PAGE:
About the Book:
What makes a good man bad? Nature or nurture?
This is the extraordinary story of the author’s father, a Holocaust survivor who left a trail of pain and secrets in his wake
Vicky Unwin had always known her father – an erstwhile intelligence officer and respected United Nations diplomat – was Czech, but it was not until a stranger turned up on her doorstep that she discovered he was also Jewish.
So began a quest to discover the truth about his past – one that perhaps would help answer the niggling doubts she had always had about her ‘perfect’ dad. Finally persuading him to allow her to open a closely-guarded cache of family books and papers, Vicky discovered the identity of her grandfather: the tormented author and diplomat Hermann Ungar, hugely controversial both in life and in death, who was a protégé and possible lover of Thomas Mann, and a friend of Berthold Brecht and Stefan Zweig. How much of her father’s child was Vicky – and how much of his father’s child was he?
As Vicky worked to uncover deeply-buried family secrets, she would find herself slowly unpicking the lingering power of ‘survivor guilt’ on the generations that followed the Holocaust, and would learn, via a deathbed confession, of the existence of a previously unknown sister.
Together, the sisters attempt to come to terms with what had made their father into the deeply flawed, complex, yet charismatic man he had always been, journeying together through grief and heartache towards forgiveness.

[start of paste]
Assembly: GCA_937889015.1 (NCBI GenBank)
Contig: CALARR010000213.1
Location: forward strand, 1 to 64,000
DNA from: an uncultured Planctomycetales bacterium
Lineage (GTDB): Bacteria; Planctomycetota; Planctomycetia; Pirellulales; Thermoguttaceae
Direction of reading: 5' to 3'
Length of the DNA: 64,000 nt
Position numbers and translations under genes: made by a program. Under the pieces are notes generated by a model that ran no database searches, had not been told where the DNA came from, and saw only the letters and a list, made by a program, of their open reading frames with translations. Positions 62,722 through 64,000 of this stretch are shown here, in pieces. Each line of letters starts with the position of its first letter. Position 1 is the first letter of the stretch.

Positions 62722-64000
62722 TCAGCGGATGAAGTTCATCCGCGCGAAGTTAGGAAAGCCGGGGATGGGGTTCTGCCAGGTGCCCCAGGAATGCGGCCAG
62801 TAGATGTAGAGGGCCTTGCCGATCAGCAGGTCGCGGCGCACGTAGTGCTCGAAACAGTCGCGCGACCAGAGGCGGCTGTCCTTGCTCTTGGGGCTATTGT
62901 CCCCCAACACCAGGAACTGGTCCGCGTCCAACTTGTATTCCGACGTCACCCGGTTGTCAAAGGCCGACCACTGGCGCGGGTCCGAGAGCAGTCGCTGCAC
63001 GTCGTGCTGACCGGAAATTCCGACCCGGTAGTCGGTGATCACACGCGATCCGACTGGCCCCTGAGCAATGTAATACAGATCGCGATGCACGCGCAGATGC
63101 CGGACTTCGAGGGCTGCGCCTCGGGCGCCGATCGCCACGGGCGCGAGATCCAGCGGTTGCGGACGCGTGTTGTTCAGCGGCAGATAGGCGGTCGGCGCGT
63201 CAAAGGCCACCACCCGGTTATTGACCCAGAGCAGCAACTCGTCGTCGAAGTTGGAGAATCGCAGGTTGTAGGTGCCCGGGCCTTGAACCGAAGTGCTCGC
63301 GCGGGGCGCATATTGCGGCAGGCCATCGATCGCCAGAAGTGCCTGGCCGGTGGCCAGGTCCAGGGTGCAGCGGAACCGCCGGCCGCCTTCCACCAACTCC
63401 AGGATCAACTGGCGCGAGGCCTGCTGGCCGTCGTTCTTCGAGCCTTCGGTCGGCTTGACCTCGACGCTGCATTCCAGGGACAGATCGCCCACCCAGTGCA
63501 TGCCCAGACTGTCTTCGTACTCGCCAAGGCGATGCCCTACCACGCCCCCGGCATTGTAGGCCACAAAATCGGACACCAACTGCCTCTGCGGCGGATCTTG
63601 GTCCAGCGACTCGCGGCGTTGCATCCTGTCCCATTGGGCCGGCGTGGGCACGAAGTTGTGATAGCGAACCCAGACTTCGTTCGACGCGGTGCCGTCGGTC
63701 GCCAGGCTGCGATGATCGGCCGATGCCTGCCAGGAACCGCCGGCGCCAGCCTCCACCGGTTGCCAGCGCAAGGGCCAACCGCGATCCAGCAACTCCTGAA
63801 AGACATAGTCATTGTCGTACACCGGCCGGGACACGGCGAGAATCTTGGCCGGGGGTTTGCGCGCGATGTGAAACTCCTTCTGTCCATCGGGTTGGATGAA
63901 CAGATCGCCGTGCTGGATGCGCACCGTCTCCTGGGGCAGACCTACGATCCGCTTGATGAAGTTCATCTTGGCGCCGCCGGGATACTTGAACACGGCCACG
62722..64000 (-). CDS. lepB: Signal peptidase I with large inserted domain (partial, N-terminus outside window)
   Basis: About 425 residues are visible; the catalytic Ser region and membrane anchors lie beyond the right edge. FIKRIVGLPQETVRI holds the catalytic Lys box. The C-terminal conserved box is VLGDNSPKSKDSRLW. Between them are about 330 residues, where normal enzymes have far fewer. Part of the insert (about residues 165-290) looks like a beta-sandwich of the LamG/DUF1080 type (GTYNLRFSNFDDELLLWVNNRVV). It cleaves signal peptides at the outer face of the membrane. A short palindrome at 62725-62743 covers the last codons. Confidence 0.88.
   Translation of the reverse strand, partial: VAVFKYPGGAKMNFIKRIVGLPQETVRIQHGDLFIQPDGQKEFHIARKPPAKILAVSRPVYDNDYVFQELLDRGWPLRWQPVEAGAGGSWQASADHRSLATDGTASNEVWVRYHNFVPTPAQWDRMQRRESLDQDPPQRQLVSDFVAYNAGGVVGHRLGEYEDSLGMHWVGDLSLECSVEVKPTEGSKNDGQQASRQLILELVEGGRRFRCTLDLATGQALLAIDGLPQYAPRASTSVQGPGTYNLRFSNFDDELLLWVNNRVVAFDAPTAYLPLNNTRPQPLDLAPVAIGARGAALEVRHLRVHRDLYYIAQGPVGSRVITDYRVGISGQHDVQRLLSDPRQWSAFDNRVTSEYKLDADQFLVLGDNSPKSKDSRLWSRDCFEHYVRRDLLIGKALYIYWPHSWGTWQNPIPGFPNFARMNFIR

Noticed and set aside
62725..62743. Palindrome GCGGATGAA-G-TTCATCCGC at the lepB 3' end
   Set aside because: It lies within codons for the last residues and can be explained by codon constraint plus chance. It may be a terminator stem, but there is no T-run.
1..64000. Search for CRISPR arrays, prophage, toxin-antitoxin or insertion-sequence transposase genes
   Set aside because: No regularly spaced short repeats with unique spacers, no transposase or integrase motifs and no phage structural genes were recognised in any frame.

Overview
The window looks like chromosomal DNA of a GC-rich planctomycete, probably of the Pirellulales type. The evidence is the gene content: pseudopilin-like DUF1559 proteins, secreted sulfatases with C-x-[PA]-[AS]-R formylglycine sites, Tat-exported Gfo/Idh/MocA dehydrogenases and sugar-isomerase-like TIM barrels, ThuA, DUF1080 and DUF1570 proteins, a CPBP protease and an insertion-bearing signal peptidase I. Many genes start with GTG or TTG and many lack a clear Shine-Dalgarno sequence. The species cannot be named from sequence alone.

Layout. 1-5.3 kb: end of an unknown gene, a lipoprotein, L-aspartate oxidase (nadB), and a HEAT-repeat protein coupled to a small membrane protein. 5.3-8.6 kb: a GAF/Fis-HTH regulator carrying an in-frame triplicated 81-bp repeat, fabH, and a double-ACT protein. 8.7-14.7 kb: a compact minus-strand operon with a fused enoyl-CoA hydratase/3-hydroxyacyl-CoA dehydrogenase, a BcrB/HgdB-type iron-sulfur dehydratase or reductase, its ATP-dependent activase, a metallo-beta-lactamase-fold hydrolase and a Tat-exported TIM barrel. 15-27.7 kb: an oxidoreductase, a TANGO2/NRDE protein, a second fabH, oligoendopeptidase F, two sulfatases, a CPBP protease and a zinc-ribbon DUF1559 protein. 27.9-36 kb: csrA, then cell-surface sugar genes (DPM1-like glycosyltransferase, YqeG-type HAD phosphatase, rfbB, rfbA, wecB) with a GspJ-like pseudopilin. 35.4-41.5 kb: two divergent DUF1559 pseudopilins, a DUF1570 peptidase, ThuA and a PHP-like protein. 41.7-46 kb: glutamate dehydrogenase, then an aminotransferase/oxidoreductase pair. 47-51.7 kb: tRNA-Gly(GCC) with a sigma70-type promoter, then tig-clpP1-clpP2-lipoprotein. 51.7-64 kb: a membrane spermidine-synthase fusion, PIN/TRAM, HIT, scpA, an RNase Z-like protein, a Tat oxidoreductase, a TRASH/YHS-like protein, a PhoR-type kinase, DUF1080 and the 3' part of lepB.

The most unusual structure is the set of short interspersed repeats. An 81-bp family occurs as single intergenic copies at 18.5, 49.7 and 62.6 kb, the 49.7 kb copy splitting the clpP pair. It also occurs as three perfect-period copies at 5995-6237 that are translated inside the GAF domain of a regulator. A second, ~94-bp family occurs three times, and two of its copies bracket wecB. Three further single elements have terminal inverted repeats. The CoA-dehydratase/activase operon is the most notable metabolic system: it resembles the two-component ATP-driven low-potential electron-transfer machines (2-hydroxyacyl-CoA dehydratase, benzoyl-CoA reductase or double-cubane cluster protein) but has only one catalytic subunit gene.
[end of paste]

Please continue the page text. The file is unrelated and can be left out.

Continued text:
About the Author:
Vicky Unwin has had a long career in both book and newspaper publishing, centred round her African roots, and is currently the chair of Wasafiri Magazine and a Caine Prize Council member. Her first book, Love and War in the WRNS, a collection of her mother’s letters home during the Second World War, was published by History Press in June 2015.
She has always been fascinated by family secrets and began researching the story behind The Boy from Boskovice shortly before her father’s death in 2012. Vicky writes extensively about living with cancer at Healthy Living with Cancer, and is a Trustee of Transform Drug Policy Foundation campaigning for the decriminalisation of drugs after losing her daughter to a ketamine overdose in 2011.
So many things about this book caught my eye; my main hobby (after reading of course!) is Genealogy and researching my tree, and the trees of many friends. I also have a growing love of history and have been trying to read more non-fiction books to broaden my knowledge in all sorts of subjects.
This book is brilliantly written; i literally struggled to put it down and found myself saying ‘OK I have time for one page’ – this is not normally something I do as I like to read in long sessions but I couldn’t help it with this one!
I loved that Unwin had a great mix of fact, research and her personal feelings in the book; never once did I feel that I was being given too much information or that I was encroaching on a family drama that felt awkward. I very often went through the emotions with Vicky as she learnt more about her father and the realisation that he was portraying himself so differently in different circles. It must have been such an emotional rollercoaster, not only discovering all of this but then when writing the book and having to decide how to frame it.
Vicky included some photographs which I thought was a lovely touch; it made me remember that this is a real story and not a fictional tale.
I would HIGHLY recommend this to anyone that is a non-fiction fan.
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